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Wednesday, March 4, 2009

911- What's Your Emergency?

By Sid Riley

Nestled in the front west wing of the Jackson County Sheriff’s Office facility is a command center which continually monitors and controls much of the emergency response and law enforcement activities of the entire county. It receives incoming calls for these services and issues response commands as needed. It controls the alert activities for the four county fire and rescue sub-stations (Sneads, Marianna, Alford, and Campbellton), ten county volunteer fire functions, two paid fire response functions, all on-duty JCSO Deputies, and at some part of the scheduled work week for all county municipal police departments.
It is a busy place. In 2008 the JCSO command center fielded 21,386 incoming 911 calls, with the total call volume being over three times that amount. The center also receives over 75 calls per day which require responses or presence of a Sheriff’s Deputy. The center is manned by at least two dispatchers on a twenty four hour per day, seven days per week basis, every day of the year. They are always there for you when you need them.
In the center of the command room there are three identical command consoles. Normally one of these is assigned to fire and rescue and 911 activities, another is involved with law enforcement work, and the third is a back up system in case of malfunction or overflow of work.
A computer displays a map of Jackson County and highlights the exact location of every incoming call to the center. A backup generator system guarantees power supply during storm or power failure conditions.
Also at each console is a communications system which is connected to each of the ten volunteer fire locations. When a fire unit’s location switch is activated in the command center, every pager for every individual volunteer fire fighter at that location sounds a response alert.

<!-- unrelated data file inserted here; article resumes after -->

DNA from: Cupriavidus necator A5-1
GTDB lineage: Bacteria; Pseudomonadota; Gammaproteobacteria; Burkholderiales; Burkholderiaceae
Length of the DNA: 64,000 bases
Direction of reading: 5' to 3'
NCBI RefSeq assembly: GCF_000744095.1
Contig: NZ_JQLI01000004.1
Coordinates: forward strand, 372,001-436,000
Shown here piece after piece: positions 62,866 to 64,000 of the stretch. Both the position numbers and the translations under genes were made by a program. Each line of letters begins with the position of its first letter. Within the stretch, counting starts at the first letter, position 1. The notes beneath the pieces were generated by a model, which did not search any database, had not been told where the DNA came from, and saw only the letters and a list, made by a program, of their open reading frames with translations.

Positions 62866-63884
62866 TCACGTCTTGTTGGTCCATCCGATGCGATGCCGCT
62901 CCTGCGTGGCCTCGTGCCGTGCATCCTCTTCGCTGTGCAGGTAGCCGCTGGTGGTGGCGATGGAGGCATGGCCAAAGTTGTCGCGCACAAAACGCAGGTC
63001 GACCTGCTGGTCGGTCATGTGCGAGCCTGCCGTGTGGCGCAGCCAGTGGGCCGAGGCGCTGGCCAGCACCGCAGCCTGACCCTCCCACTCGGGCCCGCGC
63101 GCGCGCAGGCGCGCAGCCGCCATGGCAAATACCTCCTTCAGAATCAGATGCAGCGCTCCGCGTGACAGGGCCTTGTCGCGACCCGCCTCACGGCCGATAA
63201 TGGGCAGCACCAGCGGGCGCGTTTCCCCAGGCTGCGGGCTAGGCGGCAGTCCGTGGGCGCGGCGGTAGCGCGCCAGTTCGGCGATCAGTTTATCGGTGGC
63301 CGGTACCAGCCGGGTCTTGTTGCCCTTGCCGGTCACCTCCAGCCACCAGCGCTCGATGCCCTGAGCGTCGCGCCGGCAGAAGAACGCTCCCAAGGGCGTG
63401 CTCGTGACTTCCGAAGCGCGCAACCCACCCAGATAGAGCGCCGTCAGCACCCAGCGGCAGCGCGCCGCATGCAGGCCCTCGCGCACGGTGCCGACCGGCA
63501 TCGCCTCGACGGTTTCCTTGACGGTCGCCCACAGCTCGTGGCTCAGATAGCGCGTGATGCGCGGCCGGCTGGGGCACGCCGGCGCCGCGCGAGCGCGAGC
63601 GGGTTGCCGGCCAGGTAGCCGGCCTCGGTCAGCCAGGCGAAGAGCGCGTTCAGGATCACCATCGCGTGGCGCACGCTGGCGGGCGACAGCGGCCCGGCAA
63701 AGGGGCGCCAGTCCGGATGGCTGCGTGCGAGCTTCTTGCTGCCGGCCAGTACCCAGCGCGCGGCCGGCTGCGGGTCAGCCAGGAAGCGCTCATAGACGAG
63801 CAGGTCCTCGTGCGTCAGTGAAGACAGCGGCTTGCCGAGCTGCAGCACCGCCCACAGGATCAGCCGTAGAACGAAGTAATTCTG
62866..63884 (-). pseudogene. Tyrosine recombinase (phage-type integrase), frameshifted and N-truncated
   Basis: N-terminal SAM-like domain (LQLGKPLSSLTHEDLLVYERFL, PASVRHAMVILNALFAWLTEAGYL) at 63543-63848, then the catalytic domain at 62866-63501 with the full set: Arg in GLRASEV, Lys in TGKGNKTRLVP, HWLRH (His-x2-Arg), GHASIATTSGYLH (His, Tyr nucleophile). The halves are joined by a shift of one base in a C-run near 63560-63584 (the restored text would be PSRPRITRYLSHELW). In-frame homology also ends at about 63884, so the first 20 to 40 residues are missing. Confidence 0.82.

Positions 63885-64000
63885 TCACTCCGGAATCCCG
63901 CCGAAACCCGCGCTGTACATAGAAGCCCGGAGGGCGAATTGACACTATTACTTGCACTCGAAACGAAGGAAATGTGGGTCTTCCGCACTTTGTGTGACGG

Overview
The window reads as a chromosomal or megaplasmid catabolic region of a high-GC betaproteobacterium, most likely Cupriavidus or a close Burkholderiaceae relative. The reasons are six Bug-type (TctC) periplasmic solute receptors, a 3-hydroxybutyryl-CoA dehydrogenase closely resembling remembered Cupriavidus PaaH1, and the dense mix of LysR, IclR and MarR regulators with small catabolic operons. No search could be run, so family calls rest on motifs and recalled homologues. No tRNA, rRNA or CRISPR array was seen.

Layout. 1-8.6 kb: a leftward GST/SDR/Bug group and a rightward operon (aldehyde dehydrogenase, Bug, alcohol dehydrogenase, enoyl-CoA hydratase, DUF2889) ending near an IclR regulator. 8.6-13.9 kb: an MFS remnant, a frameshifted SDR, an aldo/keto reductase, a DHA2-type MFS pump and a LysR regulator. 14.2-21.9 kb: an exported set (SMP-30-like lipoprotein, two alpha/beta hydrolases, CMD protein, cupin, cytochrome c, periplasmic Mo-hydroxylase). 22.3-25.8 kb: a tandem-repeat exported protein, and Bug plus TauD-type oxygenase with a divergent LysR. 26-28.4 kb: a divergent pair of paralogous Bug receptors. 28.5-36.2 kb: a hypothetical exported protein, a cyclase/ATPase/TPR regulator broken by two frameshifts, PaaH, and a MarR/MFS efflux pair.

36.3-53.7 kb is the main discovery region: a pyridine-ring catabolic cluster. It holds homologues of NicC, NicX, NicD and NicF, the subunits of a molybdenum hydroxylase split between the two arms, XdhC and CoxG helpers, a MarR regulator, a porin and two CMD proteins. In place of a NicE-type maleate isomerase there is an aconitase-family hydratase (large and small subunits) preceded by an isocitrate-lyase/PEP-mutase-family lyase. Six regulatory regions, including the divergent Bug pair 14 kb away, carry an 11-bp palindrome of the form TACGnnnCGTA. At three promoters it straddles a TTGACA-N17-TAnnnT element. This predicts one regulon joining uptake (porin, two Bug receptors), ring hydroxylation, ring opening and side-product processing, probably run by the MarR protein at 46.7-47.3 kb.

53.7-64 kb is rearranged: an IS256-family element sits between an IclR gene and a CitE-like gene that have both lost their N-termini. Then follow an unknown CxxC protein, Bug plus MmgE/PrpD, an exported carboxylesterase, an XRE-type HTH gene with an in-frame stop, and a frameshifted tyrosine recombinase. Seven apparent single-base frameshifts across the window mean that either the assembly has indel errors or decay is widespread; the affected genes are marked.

Additionally, when the national emergency alert system sounds that annoying buzzer alert on your radio at home or in your car…the voice which then comes on and announces the danger comes from a dispatcher at this console.
At the law enforcement console the dispatcher is in continual communication with the deputies on duty. If a deputy needs any support or information, the dispatcher is there to fill the need. The dispatcher can check for outstanding warrants, drivers license or vehicle license verification, trespass warnings, injunctions, or even stolen property identification data….all in a matter of seconds. The county is broken into four zones, with two deputies normally active within each zone.
There are several planned improvements for the systems. First, there are several "dead zones" in the county where radio communication is a problem. Improvements to the antennas and switching equipment are needed to correct this problem. Also, a system through which a dispatcher can be receiving information on the telephone and simultaneously type the data onto a computer which sends the texted message to the deputy’s vehicle device enables immediate dispatch. Also, this system is secure and can not be intercepted by scanners. Another GPS based system is available which shows the exact location and status of every vehicle on a "real time" basis.
The command center is manned by a staff of ten full time and three part time dispatchers. Without your awareness, they are making you and your family safer every day. We all owe them a hearty THANK YOU!!
JCSO Command Center Staff Members:
Lt. Tony Potter……………Supervisor
Sgt. Joanna Neel……………Supervisor
Mary Deason……………Dispatcher
Wanda Arnold……………Dispatcher
Vanessa Meadows……………Dispatcher
Joyce Collins……………Dispatcher
Rick Kerr……………Dispatcher
Krysta Divine……………Dispatcher
Amanda Holman……………Dispatcher
Melissa O’Neal……………Dispatcher
Part Time:
Jena Wesley……………Dispatcher
Dee Booth……………Dispatcher
Beverly Robbirds……………Dispatcher


Anonymous said...

I am sure that it was just and oversight that the Marianna Police Dept Dispatch was left out of this article. They also have some very dedicated and professional staff that should be recognized for their efforts to help keep the community safe.

Anonymous said...

I am very disappointed that the Marianna Police Dept is not also recognized for there hard work with the 911 Emergency. It is my understanding that calls within the city limits are transferred to the MPD. I am proud that we have the MPD to help us out in the city in our times of emergency, they do a good job. Thank you for letting me expressing my opinion